The trick to family travel in Delhi is escaping the crowds. Try crossing Connaught Place, amid careering traffic, in the heat, whilst gripping the arms of several toddlers, and you might find yourself racing back to the cloistered sanctuary of your hotel room. Relax in the calm confines of a Mughal garden however, and you might see the city in a very different light.
A good hotel is worth its weight in Mr Men books
Getting the best out of Delhi with kids in tow requires a certain amount of forward planning. Rather than staying in the busiest districts, life will be infinitely less stressful if you choose one of the quieter corners of South Delhi, where guesthouses and hotels offer a bit more room to breathe. Some even have enclosed gardens. As an added bonus, most of these hotels are also close to Delhi's surburban district 'markets' – upscale retail complexes with shops, restaurants and supermarkets selling familiar European and American imports (breakfast cereals, wet-wipes and the like), plus, in many cases, decent kids' playgrounds. Perhaps the most ideal base for families is the Lutyens Guesthouse, with parrot-filled grounds, sprawling lawns and a swimming pool.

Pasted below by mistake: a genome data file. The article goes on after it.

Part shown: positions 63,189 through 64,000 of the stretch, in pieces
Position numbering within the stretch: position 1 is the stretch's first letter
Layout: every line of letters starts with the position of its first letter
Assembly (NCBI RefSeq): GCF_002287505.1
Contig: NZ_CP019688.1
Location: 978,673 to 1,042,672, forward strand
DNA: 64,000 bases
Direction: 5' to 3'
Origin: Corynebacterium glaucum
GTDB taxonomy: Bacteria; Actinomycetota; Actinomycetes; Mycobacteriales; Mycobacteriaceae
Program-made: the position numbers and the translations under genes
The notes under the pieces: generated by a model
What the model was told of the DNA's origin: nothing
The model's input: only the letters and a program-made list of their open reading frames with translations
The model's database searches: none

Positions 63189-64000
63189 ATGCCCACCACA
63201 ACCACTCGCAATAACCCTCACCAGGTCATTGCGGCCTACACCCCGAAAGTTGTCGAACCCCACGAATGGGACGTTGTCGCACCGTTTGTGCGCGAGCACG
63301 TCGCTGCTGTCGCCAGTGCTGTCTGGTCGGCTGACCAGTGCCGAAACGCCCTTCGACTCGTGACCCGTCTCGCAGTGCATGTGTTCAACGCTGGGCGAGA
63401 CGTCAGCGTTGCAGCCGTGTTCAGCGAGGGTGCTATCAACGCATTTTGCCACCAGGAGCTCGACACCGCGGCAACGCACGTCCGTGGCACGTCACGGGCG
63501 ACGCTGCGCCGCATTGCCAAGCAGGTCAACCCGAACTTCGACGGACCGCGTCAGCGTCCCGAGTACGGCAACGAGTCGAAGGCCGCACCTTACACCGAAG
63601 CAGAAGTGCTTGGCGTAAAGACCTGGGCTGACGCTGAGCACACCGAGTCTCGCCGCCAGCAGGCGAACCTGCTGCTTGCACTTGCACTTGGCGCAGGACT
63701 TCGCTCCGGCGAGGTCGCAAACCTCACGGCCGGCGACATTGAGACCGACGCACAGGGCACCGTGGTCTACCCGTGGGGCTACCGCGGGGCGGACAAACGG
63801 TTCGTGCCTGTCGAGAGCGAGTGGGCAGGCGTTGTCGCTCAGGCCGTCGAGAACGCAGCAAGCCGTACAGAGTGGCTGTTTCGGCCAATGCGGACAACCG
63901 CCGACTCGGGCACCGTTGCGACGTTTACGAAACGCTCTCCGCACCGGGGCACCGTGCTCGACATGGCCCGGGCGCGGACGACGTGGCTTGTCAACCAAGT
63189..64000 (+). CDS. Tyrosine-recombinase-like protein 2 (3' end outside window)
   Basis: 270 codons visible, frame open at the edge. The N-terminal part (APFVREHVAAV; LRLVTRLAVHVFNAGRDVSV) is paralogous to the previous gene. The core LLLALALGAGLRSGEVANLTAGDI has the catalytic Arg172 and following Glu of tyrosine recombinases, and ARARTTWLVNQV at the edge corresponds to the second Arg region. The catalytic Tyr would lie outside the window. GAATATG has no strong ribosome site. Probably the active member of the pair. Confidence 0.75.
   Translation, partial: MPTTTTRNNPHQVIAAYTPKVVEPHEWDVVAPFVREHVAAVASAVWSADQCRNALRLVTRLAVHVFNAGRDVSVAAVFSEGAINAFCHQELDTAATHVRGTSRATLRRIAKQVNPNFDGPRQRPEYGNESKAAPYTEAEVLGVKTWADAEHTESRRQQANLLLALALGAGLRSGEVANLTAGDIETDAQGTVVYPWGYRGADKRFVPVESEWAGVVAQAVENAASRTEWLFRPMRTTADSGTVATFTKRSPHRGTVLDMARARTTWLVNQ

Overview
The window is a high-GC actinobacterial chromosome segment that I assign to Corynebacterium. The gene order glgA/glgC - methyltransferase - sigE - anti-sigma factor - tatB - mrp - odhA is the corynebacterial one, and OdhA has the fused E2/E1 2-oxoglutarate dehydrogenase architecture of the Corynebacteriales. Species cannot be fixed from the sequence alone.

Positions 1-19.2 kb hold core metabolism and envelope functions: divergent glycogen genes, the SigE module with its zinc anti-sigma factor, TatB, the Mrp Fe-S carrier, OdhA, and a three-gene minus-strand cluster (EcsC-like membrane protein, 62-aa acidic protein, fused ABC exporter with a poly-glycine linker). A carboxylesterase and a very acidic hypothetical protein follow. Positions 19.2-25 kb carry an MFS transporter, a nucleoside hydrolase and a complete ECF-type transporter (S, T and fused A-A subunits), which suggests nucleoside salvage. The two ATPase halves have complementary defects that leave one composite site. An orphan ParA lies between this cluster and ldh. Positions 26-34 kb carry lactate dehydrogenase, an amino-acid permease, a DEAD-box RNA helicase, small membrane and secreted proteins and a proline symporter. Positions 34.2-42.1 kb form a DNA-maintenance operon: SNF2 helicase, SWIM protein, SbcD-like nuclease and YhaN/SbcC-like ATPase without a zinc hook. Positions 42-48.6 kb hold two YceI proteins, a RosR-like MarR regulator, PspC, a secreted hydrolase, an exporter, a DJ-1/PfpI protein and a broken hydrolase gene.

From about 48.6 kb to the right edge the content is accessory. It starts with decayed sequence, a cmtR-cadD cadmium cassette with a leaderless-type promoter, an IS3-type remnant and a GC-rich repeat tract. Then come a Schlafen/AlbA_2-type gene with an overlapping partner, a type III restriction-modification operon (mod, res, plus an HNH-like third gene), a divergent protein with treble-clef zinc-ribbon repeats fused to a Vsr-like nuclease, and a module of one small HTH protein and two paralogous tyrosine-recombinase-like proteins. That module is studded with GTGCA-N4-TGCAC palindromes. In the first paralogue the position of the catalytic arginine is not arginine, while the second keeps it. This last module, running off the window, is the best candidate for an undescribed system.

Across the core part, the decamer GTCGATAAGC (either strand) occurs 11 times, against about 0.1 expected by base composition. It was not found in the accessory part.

However, if you prefer to stay in the centre, this has the advantage that you’re only a short, entertaining rickshaw hop from many of the sights and places to eat. Palace Heights on Connaught Place is a boutique hotel with a good restaurant and a cosy feel, while at the cheaper end of the scale, Bloom Rooms on Arakashan Road, close to New Delhi train station, is centred around a large sofa filled courtyard, with light, bright rooms, and an on-site pizza restaurant. If you fancy a real escape from the city, Tikli Bottom is ideal, wonderfully set amidst the Aravali hills, with plenty of space, farm animals and a swimming pool.
Family feasts in Delhi
When travelling, the default position for many parents is to stick to the familiar, and Delhi has no shortage of fastfood chains and restaurants serving the comforting tastes of home. However, Delhi is also a great place to branch out and delve into the local cuisine. Kids with moderately adventurous palates will find South Indian culinary heaven at Saravana Bhavan, with branches on P-Block in Connaught Place, and at 46 Janpath. As well as healthy veg staples like rice and dhal, another easy dish for children is the dosa, a huge, crisp rice pancake, which can be eaten plain, or more ambitiously with a spicy potato and onion filling and tangy sambar dipping sauce and coconut chutney. Other great south Indian restaurants include Swagath and Sagar Ratna, with branches all over the city.